Science's reproducibility crisis is a big challenge and one that needs to be overcome quickly. In the first of a two-part feature, Gerhard Noelken from The Pistoia Alliance explains that the way data is recorded needs to change...
Unless the life science industry works as one to create ways to easily bring together data sets, not only will it miss out on the big data revolution, it’ll also fail to fix reproducibility issues
The amount of data we produce is growing exponentially; 2.5 quintillion bytes are created each day, and by 2020, it’s estimated 1.7MB of data will be created every second for every person on earth.
This rapid growth is acutely felt in life science R&D, where an abundance of real-world data is now available through channels such as wearable devices and health services data. In the laboratory as well, we see numerous small, high-quality data sets generated from individual experiments, but this data is locked in silos because of different data formats.
At best, time and resource is taken up trying to interpret different data formats, at worst, valuable data is ignored because it can’t be shared and understood
Traditionally, lab teams have not considered the long-term life of the experiment data they produce, but rather have created it for a specific project, with the sole goal, for example, of getting a therapy or drug to market as quickly as possible. As a result, metadata or ontologies are often skipped or incorrectly assigned when recording the method for an experiment, meaning the data can’t be reused.
These elements are essential when reproducing a method and experiment, as they provide vital context about the associations and relationships between items, so experiments can be validated in the future. A survey by Nature showed that 70 percent of efforts to reproduce experiments fail, exemplifying the extent of this challenge.
Researchers need access to consistent, high-quality data sets which can be combined to facilitate better analysis and enable them to draw conclusions and visualise trends. This is ever more important with the rise of artificial intelligence (AI), and deep and machine learning, which rely on quality data to be ‘trained’ with. When AI is used to make decisions about health, trusted data is paramount. Simply put, without data consistency, the vast amount of life science data collected in the laboratory might never be a player in the big data field.
MethodsDB to transform method capture
For life science R&D to improve data quality, the way data is recorded needs to change. The industry must move away from proprietary data formatting and adopt more consistent, even standardised data formats. Currently, there are no industry-wide standards that make data discoverable and sharable – whether it comes from regulators, partners, competitors, or internally. Data formats also vary widely between companies; some may be using ‘off the shelf’ tools, while others may have invested millions in building their own in-house systems. By making the shift towards standardisation, data will become interoperable, allowing machines and computational tools to understand and use it.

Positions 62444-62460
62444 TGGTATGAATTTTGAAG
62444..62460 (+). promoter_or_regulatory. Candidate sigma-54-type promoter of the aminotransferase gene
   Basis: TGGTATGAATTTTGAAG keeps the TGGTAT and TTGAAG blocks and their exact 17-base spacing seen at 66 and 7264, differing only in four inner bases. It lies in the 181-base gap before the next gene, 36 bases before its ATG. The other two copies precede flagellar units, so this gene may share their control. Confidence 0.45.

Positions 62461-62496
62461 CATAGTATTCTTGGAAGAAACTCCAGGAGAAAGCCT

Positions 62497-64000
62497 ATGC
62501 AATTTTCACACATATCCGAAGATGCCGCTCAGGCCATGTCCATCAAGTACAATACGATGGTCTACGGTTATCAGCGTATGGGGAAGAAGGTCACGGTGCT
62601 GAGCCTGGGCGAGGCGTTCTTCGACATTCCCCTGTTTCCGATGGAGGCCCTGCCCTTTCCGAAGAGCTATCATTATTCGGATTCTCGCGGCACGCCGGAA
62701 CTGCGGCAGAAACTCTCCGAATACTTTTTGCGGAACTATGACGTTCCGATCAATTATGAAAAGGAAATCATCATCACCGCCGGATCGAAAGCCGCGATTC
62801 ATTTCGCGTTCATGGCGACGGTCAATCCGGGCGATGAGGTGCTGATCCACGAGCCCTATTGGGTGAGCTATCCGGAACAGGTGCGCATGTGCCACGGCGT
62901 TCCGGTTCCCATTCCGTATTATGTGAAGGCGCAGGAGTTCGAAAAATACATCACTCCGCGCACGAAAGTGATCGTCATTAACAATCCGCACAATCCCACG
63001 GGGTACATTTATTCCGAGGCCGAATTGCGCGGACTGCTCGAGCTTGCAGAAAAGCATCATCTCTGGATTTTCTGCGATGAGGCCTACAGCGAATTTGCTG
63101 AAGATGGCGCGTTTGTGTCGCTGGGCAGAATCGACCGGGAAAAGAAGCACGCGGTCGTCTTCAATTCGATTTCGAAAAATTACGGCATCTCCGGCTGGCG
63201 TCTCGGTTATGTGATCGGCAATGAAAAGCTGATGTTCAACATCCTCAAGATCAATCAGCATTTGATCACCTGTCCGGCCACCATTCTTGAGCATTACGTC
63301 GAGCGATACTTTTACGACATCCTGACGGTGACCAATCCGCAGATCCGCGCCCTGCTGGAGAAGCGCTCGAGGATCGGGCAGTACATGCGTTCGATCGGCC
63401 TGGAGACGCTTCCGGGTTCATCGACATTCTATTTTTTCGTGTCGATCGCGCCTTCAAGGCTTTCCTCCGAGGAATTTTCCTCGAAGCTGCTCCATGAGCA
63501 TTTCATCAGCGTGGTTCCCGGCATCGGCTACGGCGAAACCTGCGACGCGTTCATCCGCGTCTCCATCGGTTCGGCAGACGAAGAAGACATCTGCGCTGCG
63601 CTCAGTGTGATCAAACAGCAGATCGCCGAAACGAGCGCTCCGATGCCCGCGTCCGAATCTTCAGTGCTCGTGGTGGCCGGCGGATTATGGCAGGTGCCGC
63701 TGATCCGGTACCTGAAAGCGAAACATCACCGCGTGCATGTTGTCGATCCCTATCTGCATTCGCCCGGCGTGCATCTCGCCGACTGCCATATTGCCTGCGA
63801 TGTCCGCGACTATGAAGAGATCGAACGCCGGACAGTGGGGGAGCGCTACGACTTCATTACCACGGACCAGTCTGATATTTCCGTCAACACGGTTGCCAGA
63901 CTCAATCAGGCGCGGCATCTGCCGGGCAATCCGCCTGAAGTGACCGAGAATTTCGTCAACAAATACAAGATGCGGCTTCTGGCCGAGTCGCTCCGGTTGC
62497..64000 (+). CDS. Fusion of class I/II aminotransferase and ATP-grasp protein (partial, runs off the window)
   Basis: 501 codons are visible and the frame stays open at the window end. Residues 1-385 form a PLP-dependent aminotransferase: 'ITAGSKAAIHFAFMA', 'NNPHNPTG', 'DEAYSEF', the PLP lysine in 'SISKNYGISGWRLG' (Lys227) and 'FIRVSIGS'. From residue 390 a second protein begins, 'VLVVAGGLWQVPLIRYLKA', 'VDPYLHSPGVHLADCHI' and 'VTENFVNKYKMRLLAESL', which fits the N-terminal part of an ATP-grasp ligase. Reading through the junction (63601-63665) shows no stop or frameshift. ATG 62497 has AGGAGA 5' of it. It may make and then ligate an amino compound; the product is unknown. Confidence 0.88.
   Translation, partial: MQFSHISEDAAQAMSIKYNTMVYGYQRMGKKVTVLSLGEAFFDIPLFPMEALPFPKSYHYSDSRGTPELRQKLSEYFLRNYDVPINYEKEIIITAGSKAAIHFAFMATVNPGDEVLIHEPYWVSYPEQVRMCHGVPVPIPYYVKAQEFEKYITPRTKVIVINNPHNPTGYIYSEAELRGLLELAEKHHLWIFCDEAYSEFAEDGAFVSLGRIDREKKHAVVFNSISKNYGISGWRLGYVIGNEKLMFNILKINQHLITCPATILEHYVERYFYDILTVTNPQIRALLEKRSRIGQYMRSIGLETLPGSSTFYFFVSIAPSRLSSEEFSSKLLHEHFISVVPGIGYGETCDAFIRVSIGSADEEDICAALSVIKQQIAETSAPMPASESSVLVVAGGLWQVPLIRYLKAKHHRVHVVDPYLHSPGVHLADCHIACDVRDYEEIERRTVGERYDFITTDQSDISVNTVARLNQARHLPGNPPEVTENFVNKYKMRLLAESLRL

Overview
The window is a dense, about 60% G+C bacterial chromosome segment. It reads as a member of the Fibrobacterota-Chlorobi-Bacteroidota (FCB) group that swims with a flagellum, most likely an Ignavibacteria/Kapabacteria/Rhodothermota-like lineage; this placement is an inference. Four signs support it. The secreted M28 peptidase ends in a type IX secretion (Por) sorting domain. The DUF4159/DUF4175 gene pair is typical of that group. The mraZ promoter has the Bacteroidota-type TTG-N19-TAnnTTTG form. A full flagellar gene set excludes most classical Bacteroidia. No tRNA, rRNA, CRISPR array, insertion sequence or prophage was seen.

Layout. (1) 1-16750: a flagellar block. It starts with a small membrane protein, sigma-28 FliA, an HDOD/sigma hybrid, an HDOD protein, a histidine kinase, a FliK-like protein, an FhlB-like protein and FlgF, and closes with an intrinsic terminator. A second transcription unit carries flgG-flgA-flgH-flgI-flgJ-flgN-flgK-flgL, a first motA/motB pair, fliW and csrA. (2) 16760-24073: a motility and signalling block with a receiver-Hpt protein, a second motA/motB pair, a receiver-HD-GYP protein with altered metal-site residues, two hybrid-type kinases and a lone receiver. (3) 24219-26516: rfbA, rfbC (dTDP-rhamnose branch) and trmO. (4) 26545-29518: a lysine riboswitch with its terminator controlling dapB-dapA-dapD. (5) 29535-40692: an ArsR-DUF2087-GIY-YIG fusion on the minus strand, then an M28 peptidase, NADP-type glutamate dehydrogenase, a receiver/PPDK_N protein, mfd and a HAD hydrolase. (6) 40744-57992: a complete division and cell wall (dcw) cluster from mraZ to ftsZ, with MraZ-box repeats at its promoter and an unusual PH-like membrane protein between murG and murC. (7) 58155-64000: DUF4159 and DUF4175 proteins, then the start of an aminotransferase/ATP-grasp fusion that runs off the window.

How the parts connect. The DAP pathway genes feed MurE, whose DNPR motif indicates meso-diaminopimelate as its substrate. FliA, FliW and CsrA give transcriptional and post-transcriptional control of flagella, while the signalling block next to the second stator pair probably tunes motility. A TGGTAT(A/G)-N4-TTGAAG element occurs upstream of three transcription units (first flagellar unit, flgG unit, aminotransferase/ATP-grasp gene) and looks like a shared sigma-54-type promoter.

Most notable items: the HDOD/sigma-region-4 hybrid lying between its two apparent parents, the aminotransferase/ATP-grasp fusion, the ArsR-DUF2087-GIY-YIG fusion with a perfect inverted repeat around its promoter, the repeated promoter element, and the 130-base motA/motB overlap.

The Pistoia Alliance is working to address this challenge through its Methods Database (MethodsDB) project – beginning with analytical chemistry method capture. The project is in collaboration with the Allotrope Foundation, an international consortium of pharmaceutical, biopharmaceutical, and other scientific research-intensive industries and software companies. The project uses the Allotrope Data Framework (ADF) technology stack and forms a building block in the overall development of the Lab of the Future (LoTF), which aims to modernise lab environments through embracing technology, data, and automation.
The MethodsDB project will enable the digitisation of analytical method descriptions – making it easier to reproduce experiments on different instruments. Developing a universal solution that can store, search and retrieve a digital record of an experimental method would improve scientists’ ability to retain institutional knowledge, reduce time for method development, and improve the process for method execution. This will save scientists considerable amounts of time and cost, as well as improving accuracy of experiment outcomes, and their reproducibility.